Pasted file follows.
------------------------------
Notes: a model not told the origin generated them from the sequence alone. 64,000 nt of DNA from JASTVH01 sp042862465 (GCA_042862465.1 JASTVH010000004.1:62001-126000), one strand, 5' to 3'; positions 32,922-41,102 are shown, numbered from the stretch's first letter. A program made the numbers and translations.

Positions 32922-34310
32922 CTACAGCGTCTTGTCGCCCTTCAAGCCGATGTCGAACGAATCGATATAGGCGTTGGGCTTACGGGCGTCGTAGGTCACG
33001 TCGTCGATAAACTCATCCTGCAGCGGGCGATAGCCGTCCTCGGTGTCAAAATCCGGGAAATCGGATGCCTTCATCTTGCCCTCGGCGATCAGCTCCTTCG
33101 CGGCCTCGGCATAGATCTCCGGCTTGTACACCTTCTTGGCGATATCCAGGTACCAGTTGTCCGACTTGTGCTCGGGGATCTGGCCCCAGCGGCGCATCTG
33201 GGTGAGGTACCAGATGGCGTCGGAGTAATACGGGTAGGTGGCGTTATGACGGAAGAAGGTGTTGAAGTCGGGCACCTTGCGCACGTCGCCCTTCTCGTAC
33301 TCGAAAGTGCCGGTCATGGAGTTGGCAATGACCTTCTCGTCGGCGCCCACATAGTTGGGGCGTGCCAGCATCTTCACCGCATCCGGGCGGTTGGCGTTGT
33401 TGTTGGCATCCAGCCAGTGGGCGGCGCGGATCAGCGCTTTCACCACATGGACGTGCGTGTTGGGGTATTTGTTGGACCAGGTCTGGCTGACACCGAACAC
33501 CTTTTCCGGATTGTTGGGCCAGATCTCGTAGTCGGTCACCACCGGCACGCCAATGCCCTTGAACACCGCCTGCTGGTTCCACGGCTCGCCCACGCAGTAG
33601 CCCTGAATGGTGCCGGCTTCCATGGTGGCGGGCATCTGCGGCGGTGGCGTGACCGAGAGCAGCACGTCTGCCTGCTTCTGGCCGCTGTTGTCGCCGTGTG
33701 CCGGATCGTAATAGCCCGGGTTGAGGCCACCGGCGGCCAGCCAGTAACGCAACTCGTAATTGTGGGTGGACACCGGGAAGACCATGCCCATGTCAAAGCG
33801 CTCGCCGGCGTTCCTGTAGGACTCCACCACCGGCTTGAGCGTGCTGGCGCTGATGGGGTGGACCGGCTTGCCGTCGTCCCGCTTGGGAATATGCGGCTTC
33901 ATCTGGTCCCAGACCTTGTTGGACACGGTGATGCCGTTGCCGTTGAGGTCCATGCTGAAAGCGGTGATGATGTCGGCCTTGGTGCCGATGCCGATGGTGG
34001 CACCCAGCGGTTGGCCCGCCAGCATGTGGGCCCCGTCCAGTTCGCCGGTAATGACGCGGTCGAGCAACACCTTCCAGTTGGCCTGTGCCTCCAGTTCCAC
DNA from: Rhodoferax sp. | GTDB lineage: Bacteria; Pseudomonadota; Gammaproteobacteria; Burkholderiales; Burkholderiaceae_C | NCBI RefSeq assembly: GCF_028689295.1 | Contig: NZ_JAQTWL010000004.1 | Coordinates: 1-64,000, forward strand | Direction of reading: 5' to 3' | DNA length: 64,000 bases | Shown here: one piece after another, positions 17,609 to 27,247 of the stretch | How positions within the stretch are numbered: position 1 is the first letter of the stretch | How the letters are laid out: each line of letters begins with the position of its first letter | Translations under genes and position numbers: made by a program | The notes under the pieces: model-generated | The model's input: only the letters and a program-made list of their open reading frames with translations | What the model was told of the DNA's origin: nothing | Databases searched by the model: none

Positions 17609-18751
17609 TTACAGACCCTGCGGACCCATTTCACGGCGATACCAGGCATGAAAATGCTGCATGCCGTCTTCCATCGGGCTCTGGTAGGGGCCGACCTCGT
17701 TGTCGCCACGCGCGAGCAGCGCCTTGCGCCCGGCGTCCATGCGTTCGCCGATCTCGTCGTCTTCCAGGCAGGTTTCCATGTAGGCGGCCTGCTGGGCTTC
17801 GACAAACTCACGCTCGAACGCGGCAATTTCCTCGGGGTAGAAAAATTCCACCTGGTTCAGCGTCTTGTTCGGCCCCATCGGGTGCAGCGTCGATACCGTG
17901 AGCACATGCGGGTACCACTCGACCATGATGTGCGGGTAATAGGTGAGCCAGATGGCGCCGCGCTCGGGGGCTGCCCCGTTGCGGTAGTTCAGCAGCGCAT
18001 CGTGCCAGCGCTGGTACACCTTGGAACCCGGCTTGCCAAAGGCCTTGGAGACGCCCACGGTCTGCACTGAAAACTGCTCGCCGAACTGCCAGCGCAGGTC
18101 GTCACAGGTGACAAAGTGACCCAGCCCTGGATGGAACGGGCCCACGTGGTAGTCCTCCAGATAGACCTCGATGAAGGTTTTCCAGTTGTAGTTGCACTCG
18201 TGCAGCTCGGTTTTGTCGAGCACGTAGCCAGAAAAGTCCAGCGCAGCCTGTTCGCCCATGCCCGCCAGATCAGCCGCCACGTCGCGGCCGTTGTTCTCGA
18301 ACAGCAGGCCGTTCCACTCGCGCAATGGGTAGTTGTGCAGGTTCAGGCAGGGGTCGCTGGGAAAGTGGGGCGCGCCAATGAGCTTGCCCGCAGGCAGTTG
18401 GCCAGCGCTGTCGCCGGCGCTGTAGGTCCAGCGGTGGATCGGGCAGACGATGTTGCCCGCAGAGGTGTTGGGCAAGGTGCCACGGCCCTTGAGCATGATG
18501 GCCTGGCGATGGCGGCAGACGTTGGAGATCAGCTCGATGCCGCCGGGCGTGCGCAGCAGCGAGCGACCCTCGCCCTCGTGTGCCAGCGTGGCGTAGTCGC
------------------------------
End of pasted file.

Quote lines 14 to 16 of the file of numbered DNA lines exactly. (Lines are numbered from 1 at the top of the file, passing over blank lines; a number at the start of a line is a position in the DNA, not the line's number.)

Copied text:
34001 CACCCAGCGGTTGGCCCGCCAGCATGTGGGCCCCGTCCAGTTCGCCGGTAATGACGCGGTCGAGCAACACCTTCCAGTTGGCCTGTGCCTCCAGTTCCAC
DNA from: Rhodoferax sp. | GTDB lineage: Bacteria; Pseudomonadota; Gammaproteobacteria; Burkholderiales; Burkholderiaceae_C | NCBI RefSeq assembly: GCF_028689295.1 | Contig: NZ_JAQTWL010000004.1 | Coordinates: 1-64,000, forward strand | Direction of reading: 5' to 3' | DNA length: 64,000 bases | Shown here: one piece after another, positions 17,609 to 27,247 of the stretch | How positions within the stretch are numbered: position 1 is the first letter of the stretch | How the letters are laid out: each line of letters begins with the position of its first letter | Translations under genes and position numbers: made by a program | The notes under the pieces: model-generated | The model's input: only the letters and a program-made list of their open reading frames with translations | What the model was told of the DNA's origin: nothing | Databases searched by the model: none

Positions 17609-18751